Title: The Moon and More
Author: Sarah Dessen
Publisher: Viking Juvenile
Emaline has it pretty good. She has just graduated high school with a full scholarship to college, she’s been dating her handsome boyfriend Luke since the ninth grade, and her step-father loves her like his own daughter. Still, the summer before college is all about change and even in the picturesque town of Colby nobody is immune. When a documentary film-maker arrives to do a film about a long time resident who was once a well known artist and Emaline’s birth father shows up with her half-brother it helps her figure out what really matters.
Fans of Sarah Dessen’s girl next door protagonists who realistically and relate-ably deal with changing family dynamics and the transition from teenagers to young women will not be disappointed with The Moon and More.
Emaline is a smart, hard-working, and capable character. Despite the fact that she dates two boys over the course of the summer she is perfectly happy to end up with neither because thankfully this is not a book about dating or which boy she’ll pick. Instead The Moon and More is about the difficulties of navigating home and our families (as they really are) as we become adults.
Emaline has lived her whole life in the beachfront town of Colby. She understands Colby’s limits, but doesn’t see it as somewhere she needs to escape from. She is very protective of her home and the people there. The setting of Colby, a location Dessen has used before, is very important to the story and is very easy to imagine. The Moon and More features cameos of other Dessen characters which is a fun bonus for fans and adds to the sense of place. The way that characters view Colby tells us a lot about them and a lot about Emaline’s relationships with them.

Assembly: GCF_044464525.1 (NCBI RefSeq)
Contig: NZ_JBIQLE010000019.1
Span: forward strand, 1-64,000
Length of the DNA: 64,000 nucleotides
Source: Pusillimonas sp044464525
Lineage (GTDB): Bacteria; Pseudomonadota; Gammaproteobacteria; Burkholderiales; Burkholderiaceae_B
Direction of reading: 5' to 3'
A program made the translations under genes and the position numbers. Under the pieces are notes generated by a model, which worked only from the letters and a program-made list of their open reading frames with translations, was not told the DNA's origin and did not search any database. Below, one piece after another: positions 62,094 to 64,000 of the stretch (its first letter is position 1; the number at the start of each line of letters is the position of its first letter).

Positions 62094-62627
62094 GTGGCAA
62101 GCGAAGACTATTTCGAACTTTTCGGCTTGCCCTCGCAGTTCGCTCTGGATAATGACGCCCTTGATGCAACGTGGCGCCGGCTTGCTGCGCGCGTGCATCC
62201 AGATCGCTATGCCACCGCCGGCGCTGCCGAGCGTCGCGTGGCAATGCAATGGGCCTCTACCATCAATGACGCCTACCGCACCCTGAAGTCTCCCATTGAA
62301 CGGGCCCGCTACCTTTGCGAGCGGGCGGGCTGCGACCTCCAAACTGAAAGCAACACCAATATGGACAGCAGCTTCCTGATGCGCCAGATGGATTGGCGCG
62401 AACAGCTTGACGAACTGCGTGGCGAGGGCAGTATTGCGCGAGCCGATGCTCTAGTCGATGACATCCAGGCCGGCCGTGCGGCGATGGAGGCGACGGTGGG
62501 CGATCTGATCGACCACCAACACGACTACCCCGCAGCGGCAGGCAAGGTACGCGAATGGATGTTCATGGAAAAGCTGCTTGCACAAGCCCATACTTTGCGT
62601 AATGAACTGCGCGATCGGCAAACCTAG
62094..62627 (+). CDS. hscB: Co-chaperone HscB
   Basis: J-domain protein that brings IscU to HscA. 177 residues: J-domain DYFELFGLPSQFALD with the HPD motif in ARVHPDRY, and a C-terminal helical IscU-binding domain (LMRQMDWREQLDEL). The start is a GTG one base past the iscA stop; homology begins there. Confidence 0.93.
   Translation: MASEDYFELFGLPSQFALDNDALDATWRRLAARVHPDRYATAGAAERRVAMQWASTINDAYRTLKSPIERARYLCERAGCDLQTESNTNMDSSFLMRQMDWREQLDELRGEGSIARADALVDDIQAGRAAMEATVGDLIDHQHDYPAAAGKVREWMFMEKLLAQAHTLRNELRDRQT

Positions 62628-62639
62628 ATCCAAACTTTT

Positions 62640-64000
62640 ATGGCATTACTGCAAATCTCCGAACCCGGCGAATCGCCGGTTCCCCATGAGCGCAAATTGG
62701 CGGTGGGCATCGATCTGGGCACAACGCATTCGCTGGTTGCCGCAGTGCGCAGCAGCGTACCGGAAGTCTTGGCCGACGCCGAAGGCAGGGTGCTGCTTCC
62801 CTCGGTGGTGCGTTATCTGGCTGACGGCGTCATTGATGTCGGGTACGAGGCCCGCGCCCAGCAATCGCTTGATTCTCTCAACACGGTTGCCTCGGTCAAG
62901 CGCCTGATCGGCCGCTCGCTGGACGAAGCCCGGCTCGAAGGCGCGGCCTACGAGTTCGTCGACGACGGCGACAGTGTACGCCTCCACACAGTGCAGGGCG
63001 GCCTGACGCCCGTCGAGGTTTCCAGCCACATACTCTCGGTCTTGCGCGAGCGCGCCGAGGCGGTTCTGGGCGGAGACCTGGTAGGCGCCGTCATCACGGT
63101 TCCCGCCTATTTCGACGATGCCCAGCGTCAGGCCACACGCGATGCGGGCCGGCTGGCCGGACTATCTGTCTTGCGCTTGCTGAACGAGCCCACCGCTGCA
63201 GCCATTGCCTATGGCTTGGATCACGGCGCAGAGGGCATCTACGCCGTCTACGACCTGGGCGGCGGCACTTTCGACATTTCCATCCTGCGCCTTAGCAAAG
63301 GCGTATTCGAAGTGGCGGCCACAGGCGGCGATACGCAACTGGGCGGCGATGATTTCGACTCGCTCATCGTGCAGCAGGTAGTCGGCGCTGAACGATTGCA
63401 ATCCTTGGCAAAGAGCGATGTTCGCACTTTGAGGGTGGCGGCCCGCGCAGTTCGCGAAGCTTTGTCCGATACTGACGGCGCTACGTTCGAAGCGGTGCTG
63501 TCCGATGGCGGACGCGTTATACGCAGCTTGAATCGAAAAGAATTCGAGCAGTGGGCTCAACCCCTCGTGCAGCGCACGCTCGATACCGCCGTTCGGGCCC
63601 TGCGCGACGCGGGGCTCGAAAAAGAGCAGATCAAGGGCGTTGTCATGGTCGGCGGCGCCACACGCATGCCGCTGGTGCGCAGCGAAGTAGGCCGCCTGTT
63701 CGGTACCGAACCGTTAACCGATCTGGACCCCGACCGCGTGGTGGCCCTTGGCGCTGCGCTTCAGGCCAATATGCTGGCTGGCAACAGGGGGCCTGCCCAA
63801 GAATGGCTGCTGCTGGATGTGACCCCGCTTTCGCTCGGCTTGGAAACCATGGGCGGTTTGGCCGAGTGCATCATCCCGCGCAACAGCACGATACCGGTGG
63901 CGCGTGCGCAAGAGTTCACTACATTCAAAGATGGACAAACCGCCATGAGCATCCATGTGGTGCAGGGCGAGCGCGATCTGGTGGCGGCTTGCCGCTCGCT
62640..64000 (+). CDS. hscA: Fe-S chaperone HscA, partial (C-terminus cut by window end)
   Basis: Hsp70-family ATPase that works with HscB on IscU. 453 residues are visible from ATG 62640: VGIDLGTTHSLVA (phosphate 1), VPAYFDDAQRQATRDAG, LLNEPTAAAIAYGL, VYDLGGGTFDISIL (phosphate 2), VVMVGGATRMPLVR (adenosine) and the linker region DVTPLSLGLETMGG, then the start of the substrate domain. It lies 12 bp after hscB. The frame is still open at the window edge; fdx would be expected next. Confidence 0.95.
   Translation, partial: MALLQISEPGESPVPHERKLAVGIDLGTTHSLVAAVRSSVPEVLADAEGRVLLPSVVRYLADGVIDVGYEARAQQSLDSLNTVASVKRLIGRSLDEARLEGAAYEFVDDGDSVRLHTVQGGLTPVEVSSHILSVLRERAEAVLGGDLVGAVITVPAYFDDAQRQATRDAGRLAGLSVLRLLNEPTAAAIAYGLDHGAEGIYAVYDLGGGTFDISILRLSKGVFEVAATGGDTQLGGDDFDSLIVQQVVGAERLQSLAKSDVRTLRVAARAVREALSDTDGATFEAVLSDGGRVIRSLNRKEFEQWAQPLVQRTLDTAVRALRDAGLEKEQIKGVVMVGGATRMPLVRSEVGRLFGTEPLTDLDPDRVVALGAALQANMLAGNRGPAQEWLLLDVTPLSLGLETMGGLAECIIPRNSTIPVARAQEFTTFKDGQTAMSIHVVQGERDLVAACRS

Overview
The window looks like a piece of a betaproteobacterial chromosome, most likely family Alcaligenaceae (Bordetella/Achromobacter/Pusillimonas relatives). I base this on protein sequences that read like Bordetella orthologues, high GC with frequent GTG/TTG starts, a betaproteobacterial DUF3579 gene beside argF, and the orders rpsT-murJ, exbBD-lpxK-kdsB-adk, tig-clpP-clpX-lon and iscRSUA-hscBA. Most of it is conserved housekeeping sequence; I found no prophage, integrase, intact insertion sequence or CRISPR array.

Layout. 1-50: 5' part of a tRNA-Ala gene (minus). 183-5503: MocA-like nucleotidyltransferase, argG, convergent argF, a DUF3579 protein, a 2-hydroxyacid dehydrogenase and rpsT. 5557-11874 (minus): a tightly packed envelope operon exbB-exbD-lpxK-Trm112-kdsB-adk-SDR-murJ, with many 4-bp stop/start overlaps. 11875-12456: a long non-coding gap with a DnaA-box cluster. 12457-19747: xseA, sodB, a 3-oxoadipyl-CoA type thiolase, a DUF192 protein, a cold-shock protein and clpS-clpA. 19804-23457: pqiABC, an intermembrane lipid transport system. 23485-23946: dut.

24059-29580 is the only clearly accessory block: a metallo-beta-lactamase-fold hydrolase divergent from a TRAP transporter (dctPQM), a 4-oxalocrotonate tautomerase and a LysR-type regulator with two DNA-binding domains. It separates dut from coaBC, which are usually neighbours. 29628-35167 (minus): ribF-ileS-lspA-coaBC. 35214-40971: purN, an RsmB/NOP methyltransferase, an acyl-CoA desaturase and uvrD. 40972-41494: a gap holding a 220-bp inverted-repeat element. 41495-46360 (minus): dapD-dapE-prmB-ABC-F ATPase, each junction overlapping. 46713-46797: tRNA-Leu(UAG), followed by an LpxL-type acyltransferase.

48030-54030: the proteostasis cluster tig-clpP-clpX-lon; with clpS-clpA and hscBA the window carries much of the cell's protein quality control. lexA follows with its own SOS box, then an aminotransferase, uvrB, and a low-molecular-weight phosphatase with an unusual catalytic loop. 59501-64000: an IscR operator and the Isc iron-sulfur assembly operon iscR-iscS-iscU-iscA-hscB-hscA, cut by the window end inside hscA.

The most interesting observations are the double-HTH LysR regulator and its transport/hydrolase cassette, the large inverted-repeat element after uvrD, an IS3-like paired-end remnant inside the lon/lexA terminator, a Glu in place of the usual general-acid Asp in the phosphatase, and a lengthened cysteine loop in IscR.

For Emaline’s father Colby is a detour and separate from his everyday life. Her sister Margo is a recent college graduate desperate to prove herself as more sophisticated than her surroundings. There is also the contrast between film-maker Ivy who detests everything about Colby, and Clyde who chose the life Colby could offer him over fame and fortune in the city.
Theo, one of the boys Emaline dates, is a very interesting character. He works very hard at the trendy city-boy image, but in reality he is much more sheltered from the realities of life than Emaline. In fact, Theo is the guy who tries to hard at just about everything with often poor results. Partly this is because he is unable to see anyone else’s perspective.
He takes Emaline on “exciting” dates to places she’s been hundreds of times because they are new to him and applies convoluted interpretations to Clyde’s paintings because he thinks it makes him sound knowledgeable and sophisticated.
There are some nice parallels there to Emaline’s birth father who is also focused on himself and only shows up in her life when it’s convenient for him and his ego. Also among the large but well used cast of characters is Morris, that “best friend by proximity” from childhood who we grow to have little in common with but know they will always be a part of us.
At it’s heart The Moon and More is about Emaline coming to an understanding of these truths about the people in her life, the necessity of change, and also coming to understand that she doesn’t have to subscribe to everybody else’s issues just because she cares about them. While there isn’t a ton of new ground here The Moon and More is a satisfying read that isn’t afraid to go a little deeper with it’s themes. This book is sure to be in high demand and is a must-buy for your teen collection this summer.